On Tuesday, September 20, 2016, Chef Andy will be designing a seasonal, five-course, shared plate meal based around several delicious beers from Brouwerij De Leite and Brasserie Artisanale de Rulles — two small production craft breweries in Belgium. We’ll be joined by the importer as well as master brewer Luc Vermeersch of De Leite to talk briefly about the brews.
We’ll be featuring five beers, including the contemporary classics La Rulles Blonde and Brun as well as a limited production oak-aged sour, Fils a Papa, from De Leite. Andy’s menu will be selected from the best produce we can find that week, and the way things are looking, we’re hoping to start to see squash, apples, and other early fall specialties.
The dinner will begin at 6pm on Sept 20th. Tickets are only available online.
Brasserie La Rulles is a relatively young brewery (at least in Belgian terms), opening its doors in 2000. The local river is the water source for these quintessentially Belgian brews. His efforts have been highly regarded by critics, including the late Michael Jackson, since the breweries inception.
The name ‘Leite’ is derived from the Dutch word ‘laagte’, meaning down below, which refers to a location in Ruddervoorde near the brewery where a small stream flows along the local mill. De Leite makes a wide variety of beers, but has perhaps become most well known locally for its outstanding sour cherry ale, Cuvee Souer’ise.
These beers are all imported by a small Michigan company called Amport Distributing specializing in balanced, flavorful beers from Belgium. Switzerland, and Italy.Posted on 2016.08.23 in Events & Announcements
It’s not uncommon for us to get questions on how we assemble certain dishes or how long it takes to prepare food for guests. In some cases, it’s deceptively long: Our octopus dish essentially takes five days to make because of marinating, resting, braising, and other steps that have to happen in sequence.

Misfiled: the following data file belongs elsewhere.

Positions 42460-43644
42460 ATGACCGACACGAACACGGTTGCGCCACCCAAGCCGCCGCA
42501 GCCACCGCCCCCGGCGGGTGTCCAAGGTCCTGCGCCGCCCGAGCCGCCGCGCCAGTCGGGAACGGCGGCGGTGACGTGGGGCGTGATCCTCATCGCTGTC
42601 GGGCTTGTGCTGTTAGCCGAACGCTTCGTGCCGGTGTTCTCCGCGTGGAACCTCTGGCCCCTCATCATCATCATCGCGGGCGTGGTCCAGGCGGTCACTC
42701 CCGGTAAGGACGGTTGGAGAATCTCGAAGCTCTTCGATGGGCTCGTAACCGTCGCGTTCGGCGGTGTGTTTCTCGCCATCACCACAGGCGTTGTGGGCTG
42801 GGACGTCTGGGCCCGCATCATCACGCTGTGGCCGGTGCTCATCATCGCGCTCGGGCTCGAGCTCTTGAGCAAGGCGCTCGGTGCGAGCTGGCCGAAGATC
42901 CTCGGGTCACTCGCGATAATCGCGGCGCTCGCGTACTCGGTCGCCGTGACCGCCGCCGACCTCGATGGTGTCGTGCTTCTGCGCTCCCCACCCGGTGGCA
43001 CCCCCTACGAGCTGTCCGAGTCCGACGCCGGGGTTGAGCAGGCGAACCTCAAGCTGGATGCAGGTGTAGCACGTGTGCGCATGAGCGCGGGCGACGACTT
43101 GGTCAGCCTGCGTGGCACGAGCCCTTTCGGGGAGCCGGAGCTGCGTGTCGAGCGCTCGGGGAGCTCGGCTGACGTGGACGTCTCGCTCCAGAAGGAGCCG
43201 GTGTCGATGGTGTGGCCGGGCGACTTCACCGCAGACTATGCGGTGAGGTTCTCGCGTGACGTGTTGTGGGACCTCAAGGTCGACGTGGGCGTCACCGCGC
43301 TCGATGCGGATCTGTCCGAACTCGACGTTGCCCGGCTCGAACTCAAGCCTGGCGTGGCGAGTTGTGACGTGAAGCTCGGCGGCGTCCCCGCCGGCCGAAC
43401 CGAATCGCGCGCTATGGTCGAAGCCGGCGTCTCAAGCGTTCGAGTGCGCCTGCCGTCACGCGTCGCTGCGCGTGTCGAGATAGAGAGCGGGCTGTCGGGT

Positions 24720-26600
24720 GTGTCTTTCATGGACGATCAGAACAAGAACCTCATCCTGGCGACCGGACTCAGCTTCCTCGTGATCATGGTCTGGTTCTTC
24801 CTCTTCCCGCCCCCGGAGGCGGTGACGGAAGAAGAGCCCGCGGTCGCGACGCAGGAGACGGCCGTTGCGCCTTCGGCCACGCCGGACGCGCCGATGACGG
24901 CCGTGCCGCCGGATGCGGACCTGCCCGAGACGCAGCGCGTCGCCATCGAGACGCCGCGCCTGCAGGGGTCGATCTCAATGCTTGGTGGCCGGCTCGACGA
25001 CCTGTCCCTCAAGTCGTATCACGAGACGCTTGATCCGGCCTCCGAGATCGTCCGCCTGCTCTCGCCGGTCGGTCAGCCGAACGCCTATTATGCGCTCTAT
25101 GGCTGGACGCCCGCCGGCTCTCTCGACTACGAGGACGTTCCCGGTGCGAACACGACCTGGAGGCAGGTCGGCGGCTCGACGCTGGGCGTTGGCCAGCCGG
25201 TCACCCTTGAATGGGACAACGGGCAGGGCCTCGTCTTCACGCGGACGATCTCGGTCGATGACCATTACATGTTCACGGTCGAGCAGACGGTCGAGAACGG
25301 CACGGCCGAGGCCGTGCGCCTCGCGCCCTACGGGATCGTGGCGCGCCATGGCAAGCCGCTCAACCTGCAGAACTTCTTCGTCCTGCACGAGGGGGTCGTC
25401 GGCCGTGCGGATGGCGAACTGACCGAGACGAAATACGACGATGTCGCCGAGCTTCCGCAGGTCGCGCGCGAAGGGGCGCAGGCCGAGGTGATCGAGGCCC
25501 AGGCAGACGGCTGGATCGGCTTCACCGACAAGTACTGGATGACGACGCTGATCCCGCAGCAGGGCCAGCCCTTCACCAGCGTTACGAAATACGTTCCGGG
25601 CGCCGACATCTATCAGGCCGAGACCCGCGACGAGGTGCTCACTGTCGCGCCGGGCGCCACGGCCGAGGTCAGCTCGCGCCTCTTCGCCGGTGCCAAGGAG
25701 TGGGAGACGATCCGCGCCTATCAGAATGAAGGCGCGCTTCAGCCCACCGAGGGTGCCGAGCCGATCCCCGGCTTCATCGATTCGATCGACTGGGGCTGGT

We thought it would be fun to show a few steps involved in making our new dessert, a peach pavlova. It consists of a meringue, brandy cream, caramelized peaches, fresh peaches, and a lemon shortbread crumble.
Writing that “Selden Standard has become the most notable casual high-end restaurant in the city,” Hour Detroit magazine has just named us 2016 Restaurant of the Year. It’s a tremendous honor – and the capstone to a very exciting week during which Chef Andy was also named a semi-finalist for the 2016 James Beard awards.
The Hour article makes mention of our staff, referring to the “choreography” between the front of house and the kitchen. That’s really where any success we’ve had over the past year begins: It’s a talented, dedicated group of 75 individuals who enjoy their work, and we’re so thankful that they’ve chosen to be a part of this team. We’re grateful, too, for our friends and guests who have supported us and challenged us to be better.
This is the second year in a row now that we’ve had the great fortune to receive an award of this kind, and we’ll keep working hard toward offering high quality food, drink, and service. Cheers!Posted on 2016.02.18 in People Saying Nice Things
We were thrilled to see this morning that Chef Andy has been named a James Beard semi-finalist as Best Chef: Great Lakes. He joins a few other great Michigan chefs receiving accolades from the Beard Foundation: Chef Nick at Forest for the same award; Chef Garrett Lipar at Marais for Rising Star; and Mabel Gray, headed by good friend James Rigato, for Best New Restaurant. This is the second year in a row that Andy has received this honor.Posted on 2016.02.17 in People Saying Nice Things
Plenty of great wines – and beers; and sakes; and ciders – are available here in Michigan. But every now and then, we encounter something seldom seen here that is so outstanding we feel obligated to seek it out for the menu. Here are a few such recent additions: